Community Outreach #2
Just before Christmas, Marie Galophe agreed to have another go at making the trail mix bags with her La Premiere Ecole pre-school class. She did do a batch for us back in early October and wrote a beautiful blog describing the activity. So In December she decided to do it again as a Christmas activity. She did write another blog and I would love to you read what she had to say. A much different experience than the last one. It is a touching story, I hope you will take the time to have a read. Here is what she had to say: On Consent and How it Drives People
When Lin Gennutt, the general manager of Regina Food for Learning reached out to me at the end of November to set up another workshop at Ma Première École Preschool, it was clear that I needed to find a powerful incentive to get not only the parents and guardians, but also the children, involved, to renew everyone’s interest for this activity.
Indeed, two months earlier, in October, as we celebrated Thanksgiving and learned about gratitude, I organized three workshops with Regina Food for Learning, involving all three groups of students we have at Ma Première École. A total of 24 toddlers, aged 3 or 4, worked hard to assemble and decorate 80 trail mix bags that were then distributed throughout the community. Two parents managed to come assist us.
This time, instead of using the workshops as a learning activity imposed upon the children as something they had to do in order to learn something, I set it up as a goal. At the beginning of December, I created a mural in the classroom representing a journey. It started in our school, and led toward a train station. The train would take us to an airport, where a plane would then help us to reach northern Canada. From there, we would sail all the way to the North Pole.
The idea was that we would learn about shapes and means of transportation while also travelling throughout December all the way to the North Pole. Once there, we would have our Christmas party and, who knows, maybe meet Santa. During the second week of December, I sent out a formal invitation to our Christmas party to the parents, along with an explanatory booklet.
The booklet introduced Regina Food for Learning and their mission, and also contained their December newsletter. I provided details on the scenario of the party and its purpose: the children would come to class, reach the North Pole and find Santa’s house. The house would be empty, but Santa would have left a letter for them.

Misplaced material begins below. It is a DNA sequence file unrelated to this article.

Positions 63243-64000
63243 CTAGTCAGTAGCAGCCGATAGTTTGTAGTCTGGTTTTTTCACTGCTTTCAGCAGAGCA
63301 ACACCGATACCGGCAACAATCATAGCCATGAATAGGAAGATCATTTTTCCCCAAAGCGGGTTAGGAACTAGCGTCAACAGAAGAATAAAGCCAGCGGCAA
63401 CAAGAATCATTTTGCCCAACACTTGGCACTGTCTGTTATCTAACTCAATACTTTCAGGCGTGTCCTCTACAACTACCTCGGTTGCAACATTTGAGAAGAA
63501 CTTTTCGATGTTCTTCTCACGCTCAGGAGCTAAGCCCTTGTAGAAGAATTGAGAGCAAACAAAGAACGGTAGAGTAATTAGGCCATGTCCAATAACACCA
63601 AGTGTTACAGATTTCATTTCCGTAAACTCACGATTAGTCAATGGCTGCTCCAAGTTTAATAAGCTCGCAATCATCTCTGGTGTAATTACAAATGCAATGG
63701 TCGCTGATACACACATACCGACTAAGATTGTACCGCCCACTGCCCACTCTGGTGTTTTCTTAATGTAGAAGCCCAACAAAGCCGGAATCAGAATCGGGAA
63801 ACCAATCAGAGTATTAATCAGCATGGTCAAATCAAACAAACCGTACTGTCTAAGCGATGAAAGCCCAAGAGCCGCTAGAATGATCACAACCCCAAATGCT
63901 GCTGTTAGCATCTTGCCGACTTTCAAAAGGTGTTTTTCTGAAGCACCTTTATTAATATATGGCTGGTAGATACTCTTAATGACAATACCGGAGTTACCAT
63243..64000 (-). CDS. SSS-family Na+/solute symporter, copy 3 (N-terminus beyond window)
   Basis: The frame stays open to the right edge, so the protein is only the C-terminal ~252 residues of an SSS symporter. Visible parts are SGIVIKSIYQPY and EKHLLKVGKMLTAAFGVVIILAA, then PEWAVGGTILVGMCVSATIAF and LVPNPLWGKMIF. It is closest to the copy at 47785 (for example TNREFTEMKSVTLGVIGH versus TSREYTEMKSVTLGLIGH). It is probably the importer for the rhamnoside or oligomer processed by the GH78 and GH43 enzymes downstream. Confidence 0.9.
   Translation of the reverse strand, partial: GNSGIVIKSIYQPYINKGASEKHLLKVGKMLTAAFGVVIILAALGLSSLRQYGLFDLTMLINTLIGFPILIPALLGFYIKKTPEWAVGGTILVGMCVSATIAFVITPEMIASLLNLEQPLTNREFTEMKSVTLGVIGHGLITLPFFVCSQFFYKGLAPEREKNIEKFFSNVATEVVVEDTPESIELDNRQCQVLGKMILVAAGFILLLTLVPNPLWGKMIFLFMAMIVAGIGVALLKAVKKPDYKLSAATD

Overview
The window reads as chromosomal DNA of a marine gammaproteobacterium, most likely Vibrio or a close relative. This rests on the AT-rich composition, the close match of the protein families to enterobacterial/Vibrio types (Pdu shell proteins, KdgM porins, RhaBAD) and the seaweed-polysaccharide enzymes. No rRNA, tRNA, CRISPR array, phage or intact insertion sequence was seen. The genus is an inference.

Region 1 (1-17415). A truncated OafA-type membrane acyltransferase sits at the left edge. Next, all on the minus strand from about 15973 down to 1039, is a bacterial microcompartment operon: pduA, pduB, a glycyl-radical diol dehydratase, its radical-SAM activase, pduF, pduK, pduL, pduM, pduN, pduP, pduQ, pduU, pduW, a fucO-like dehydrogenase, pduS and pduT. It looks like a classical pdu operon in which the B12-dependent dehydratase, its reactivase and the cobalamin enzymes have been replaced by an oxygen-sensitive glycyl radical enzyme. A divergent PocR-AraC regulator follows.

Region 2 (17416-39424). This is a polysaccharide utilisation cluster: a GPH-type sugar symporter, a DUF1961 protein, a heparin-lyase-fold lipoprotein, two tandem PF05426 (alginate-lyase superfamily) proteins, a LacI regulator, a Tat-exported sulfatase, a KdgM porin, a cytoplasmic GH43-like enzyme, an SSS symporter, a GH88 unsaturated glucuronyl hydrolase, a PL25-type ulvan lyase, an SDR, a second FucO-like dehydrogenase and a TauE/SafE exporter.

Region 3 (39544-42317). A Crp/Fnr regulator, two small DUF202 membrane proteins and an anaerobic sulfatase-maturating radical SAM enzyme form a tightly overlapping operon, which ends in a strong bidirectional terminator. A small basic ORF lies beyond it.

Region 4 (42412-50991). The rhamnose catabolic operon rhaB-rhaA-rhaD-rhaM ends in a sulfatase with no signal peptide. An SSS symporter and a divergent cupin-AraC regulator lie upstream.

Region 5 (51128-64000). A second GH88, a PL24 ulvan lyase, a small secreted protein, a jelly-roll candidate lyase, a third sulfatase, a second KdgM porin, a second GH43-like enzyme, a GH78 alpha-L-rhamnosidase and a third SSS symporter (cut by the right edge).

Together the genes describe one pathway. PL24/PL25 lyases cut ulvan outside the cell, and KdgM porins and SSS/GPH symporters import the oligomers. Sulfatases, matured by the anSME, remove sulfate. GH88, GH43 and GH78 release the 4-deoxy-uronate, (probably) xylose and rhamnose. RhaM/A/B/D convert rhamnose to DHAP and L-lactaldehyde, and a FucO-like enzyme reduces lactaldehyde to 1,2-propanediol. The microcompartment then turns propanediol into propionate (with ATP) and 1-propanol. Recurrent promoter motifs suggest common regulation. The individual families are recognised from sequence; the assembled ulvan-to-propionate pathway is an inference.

The letter would ask the children if they wanted to help Santa get ready for Christmas. He would tell them that he needed to make trail mix bags for less fortunate children who were relying on him for a Christmas treat. So, the plan was that we would make the trail mix bags only if the children consented to help.
For a teacher and party coordinator, this was a big leap of faith, but it also created a certain momentum in this busy time of the year. The anticipation of going to the North Pole and maybe seeing Santa built up slowly but surely, and the kids talked a lot about it at home. Finally, the excitement was such that everyone got on board, including parents and guardians, in all three groups.
So, there we were, me holding my breath throughout each party, wondering what was going to happen: would the children play along and say yes? What would I do if they didn’t? Was I going to end up making all the trail mix bags by myself after school? With butterflies in my stomach, I led them to the North Pole. Once we arrived, we pretended to freeze a little there, then found Santa’s house and his letter. And the children said “yes”! All of them!
In December, as we celebrated Christmas, I organized three parties involving all three groups of students we have at Ma Première École Preschool. A total of 24 toddlers worked hard to assemble 140 trail mix bags that were then distributed throughout the community. Thirty-three mothers, fathers, grandmothers, grandfathers, step-mothers, and baby brothers managed to come assist us.
And indeed, it was the busiest time of the year and as it is meant to be, we came together as one family from different horizons and backgrounds to celebrate together, bound by our consent to give back. Thank you again, Regina Food for Learning, for helping us to grow stronger as a community. Thank you to all the amazing, generous parents and guardians who rose to the occasion and made this Christmas party an amazing one.
Marie Galophe, Ph.D.
Ma Première École Preschool teacher